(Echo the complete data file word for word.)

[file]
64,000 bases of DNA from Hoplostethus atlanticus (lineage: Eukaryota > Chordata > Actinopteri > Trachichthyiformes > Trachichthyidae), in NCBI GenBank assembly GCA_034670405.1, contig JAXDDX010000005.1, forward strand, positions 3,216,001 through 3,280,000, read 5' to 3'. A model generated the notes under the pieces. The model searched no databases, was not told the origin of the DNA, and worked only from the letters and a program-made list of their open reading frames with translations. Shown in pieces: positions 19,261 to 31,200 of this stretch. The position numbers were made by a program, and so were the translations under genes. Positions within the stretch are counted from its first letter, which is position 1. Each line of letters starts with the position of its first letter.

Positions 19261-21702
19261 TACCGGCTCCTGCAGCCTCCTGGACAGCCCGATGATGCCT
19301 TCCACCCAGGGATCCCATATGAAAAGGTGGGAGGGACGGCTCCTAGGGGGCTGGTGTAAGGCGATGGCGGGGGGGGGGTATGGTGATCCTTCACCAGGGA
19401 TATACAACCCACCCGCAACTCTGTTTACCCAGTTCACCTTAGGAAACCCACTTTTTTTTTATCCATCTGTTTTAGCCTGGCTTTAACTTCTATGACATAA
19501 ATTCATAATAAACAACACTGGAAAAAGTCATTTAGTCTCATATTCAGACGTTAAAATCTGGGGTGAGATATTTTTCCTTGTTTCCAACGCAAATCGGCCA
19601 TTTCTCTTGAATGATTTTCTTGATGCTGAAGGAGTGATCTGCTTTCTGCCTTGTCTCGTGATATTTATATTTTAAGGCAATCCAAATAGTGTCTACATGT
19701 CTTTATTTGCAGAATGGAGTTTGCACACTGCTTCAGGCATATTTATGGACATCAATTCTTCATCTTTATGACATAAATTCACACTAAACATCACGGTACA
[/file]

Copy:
64,000 bases of DNA from Hoplostethus atlanticus (lineage: Eukaryota > Chordata > Actinopteri > Trachichthyiformes > Trachichthyidae), in NCBI GenBank assembly GCA_034670405.1, contig JAXDDX010000005.1, forward strand, positions 3,216,001 through 3,280,000, read 5' to 3'. A model generated the notes under the pieces. The model searched no databases, was not told the origin of the DNA, and worked only from the letters and a program-made list of their open reading frames with translations. Shown in pieces: positions 19,261 to 31,200 of this stretch. The position numbers were made by a program, and so were the translations under genes. Positions within the stretch are counted from its first letter, which is position 1. Each line of letters starts with the position of its first letter.

Positions 19261-21702
19261 TACCGGCTCCTGCAGCCTCCTGGACAGCCCGATGATGCCT
19301 TCCACCCAGGGATCCCATATGAAAAGGTGGGAGGGACGGCTCCTAGGGGGCTGGTGTAAGGCGATGGCGGGGGGGGGGTATGGTGATCCTTCACCAGGGA
19401 TATACAACCCACCCGCAACTCTGTTTACCCAGTTCACCTTAGGAAACCCACTTTTTTTTTATCCATCTGTTTTAGCCTGGCTTTAACTTCTATGACATAA
19501 ATTCATAATAAACAACACTGGAAAAAGTCATTTAGTCTCATATTCAGACGTTAAAATCTGGGGTGAGATATTTTTCCTTGTTTCCAACGCAAATCGGCCA
19601 TTTCTCTTGAATGATTTTCTTGATGCTGAAGGAGTGATCTGCTTTCTGCCTTGTCTCGTGATATTTATATTTTAAGGCAATCCAAATAGTGTCTACATGT
19701 CTTTATTTGCAGAATGGAGTTTGCACACTGCTTCAGGCATATTTATGGACATCAATTCTTCATCTTTATGACATAAATTCACACTAAACATCACGGTACA